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November, 2007 Washington University From the Academy Audio Archive

About this poet

Mary Jo Bang was born on October 22, 1946 in Waynesville, Missouri, and grew up in Ferguson, which is now a suburb of St. Louis. She received a BA and an MA in Sociology from Northwestern University, a BA in photography from the Polytechnic of Central London, and an MFA in creative writing from Columbia University

Bang is the author of seven books of poems, including The Bride of E: Poems (Graywolf Press, 2009) and Elegy (Graywolf Press, 2007), which won the 2007 National Book Critics Circle Award in Poetry and was a 2008 New York Times Notable Book. Her first book, Apology for Want (Middlebury College, 1997), was chosen by Edward Hirsch for the 1996 Bakeless Prize.

About her collection Elegy, which traces the aftermath of her son's death, Wayne Koestenbaum writes: "Mary Jo Bang's remarkable elegies recall the late work of Ingeborg Bachmann—a febrile, recursive lyricism. Like Nietzsche or Plath, Bang flouts naysayers; luridly alive, she drives deep into aporia, her new, sad country. Her stanzas, sometimes spilling, sometimes severe, perform an uncanny death-song, recklessly extended—nearly to the breaking point."

Bang's work has been chosen three times for inclusion in the Best American Poetry series. She is the recipient of numerous awards, including a "Discovery"/The Nation award, a Pushcart Prize, a fellowship from the Guggenheim Foundation, and a Hodder Award from Princeton University. Her books Louise in Love (Grove Press, 2001) and Elegy both received the Poetry Society of America's Alice Fay di Castagnola Award for a manuscript-in-progress.

Bang was the poetry coeditor of the Boston Review from 1995 to 2005. She lives in St. Louis, Missouri, where she is Professor of English and Director of the Creative Writing Program at Washington University.


Bibliography

The Bride of E: Poems (Graywolf Press, 2009)
Elegy (Graywolf Press, 2007)
The Eye Like a Strange Balloon (Grove Press, 2004)
The Downstream Extremity of the Isle of the Swans (University of Georgia Press, 2001)
Louise in Love (Grove Press, 2001)
Apology for Want (Middlebury College, 1997)

 

The Eye Like a Strange Balloon Mounts Toward Infinity

Mary Jo Bang, 1946
We were going toward nothing
all along. Honing the acoustics,
heralding the instant
shifts, horizontal to vertical, particle

to plexus, morning to late,
lunch to later yet, instant to over. Done
to overdone. And all against
a pet-shop cacophony, the roof withstanding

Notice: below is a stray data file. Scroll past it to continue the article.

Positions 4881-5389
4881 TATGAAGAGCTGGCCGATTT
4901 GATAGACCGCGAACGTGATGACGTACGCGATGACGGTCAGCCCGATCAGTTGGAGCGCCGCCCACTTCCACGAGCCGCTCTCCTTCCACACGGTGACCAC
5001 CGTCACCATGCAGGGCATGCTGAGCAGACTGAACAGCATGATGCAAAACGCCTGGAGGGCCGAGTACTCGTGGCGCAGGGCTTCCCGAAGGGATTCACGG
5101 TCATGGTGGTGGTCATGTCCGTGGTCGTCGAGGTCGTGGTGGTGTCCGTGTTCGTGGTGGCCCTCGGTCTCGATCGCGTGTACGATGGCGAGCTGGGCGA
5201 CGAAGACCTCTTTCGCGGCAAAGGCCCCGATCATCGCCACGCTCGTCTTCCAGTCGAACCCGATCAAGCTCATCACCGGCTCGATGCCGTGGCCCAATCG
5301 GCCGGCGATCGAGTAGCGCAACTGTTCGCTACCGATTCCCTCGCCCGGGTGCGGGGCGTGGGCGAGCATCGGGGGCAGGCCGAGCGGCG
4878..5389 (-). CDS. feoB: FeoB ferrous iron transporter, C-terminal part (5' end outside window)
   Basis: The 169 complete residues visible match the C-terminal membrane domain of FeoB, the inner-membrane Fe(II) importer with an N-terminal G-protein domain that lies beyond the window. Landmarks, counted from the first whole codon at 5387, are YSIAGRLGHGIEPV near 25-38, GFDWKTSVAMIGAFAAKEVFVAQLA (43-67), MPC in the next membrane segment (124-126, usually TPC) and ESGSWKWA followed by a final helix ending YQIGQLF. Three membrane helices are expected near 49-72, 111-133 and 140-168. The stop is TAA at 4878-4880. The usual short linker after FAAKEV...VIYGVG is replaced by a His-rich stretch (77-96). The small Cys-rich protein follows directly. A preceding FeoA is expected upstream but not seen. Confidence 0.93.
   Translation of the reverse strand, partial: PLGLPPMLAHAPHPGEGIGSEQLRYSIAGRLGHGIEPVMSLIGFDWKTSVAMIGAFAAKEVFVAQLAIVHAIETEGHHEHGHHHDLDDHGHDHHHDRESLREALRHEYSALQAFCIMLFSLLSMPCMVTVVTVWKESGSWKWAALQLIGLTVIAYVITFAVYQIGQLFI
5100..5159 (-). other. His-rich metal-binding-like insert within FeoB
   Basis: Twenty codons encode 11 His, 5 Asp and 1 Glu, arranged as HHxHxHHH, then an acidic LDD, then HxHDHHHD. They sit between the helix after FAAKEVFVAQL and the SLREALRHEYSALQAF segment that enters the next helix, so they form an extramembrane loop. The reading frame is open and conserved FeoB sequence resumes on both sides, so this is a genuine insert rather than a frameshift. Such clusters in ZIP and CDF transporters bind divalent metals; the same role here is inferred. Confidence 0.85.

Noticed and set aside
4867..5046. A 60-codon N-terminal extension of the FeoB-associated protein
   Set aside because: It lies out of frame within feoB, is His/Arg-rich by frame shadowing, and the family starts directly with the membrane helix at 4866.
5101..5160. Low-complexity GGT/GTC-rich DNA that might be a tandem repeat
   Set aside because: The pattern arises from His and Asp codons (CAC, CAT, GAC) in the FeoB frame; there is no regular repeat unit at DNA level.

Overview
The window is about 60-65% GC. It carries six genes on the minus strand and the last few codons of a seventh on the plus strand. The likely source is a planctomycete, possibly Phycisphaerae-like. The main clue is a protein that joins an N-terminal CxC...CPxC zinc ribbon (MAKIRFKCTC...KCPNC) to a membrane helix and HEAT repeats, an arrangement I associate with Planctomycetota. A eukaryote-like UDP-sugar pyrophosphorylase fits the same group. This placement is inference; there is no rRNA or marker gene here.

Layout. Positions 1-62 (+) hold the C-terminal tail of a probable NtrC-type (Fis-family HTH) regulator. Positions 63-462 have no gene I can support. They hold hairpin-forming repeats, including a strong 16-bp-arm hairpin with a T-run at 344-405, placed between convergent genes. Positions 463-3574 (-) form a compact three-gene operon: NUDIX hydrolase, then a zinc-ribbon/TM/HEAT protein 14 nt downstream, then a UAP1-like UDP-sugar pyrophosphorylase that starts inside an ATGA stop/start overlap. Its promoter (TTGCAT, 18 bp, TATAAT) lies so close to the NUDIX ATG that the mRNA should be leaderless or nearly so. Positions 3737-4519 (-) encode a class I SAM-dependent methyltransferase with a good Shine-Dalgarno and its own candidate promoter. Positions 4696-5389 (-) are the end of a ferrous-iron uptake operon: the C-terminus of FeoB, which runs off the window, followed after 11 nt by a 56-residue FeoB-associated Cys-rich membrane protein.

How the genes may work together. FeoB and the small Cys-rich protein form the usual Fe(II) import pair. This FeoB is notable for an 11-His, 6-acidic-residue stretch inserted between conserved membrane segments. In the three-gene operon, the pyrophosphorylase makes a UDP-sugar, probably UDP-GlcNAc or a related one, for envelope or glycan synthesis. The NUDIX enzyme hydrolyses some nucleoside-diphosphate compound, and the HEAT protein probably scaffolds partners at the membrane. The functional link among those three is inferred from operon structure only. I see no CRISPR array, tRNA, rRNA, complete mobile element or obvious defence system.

its heavy snow load. So, winter. And still,
ambition to otherwise and a forest of wishes.
Meager the music floating over. The car
in the driveway. In the P-lot, or curbside.

A building overlooking an estuary,
inspired by a lighthouse.
Always asking. Has this this been built?
Or is it all process?

Molecular coherence, a dramatic canopy,
cafeteria din, audacious design. Or humble.
Saying, We ask only to be compared to the ant-
erior cruciate ligament. So simple. So elegant.

Animated detail, data from digital.
But of course there is also longstanding evil.
The spider speaking
to the fly, Come in, come in.

Overcoming timidity. Overlooking
consequence. Finally ending
with the future. Take comfort.
You were going nowhere. You were not alone.

You were one
of a body curled on a beach. Near sleep
on a balcony. The negative night
in a small town or part of an urban abstraction.

Looking up
at the billboard hummingbird,
its enormous beak. There's a song that goes. . .
And then the curtain drops.

From The Eye Like a Strange Balloon, Poems by Mary Jo Bang. Copyright © 2004 by Mary Jo Bang. Published by Grove / Atlantic. Appears with permission of the author and Grove / Atlantic.

From The Eye Like a Strange Balloon, Poems by Mary Jo Bang. Copyright © 2004 by Mary Jo Bang. Published by Grove / Atlantic. Appears with permission of the author and Grove / Atlantic.

Mary Jo Bang

Mary Jo Bang

Mary Jo Bang's work has been chosen three times for inclusion in the Best American Poetry series

by this poet

poem
The foot goes forward, yes.
Yet there are roots. And a giant orb
which focuses its cyclopic eye
on a moiré morning.
When the microcosm is dry—it's earth;
wet—it's water.

Water, reeds, electric eel: one possibility.
Sun, reeds, dust mote and mite: another.
Whatever the elements
(it's urban/it's pastoral,
it's
poem

             The rhinestone lights blink off and on.
Pretend stars. 
I’m sick of explanations. A life is like Russell said 
of electricity, not a thing but the way things behave. 
A science of motion toward some flat surface, 
some heat, some cold. Some light
can leave some
poem

 

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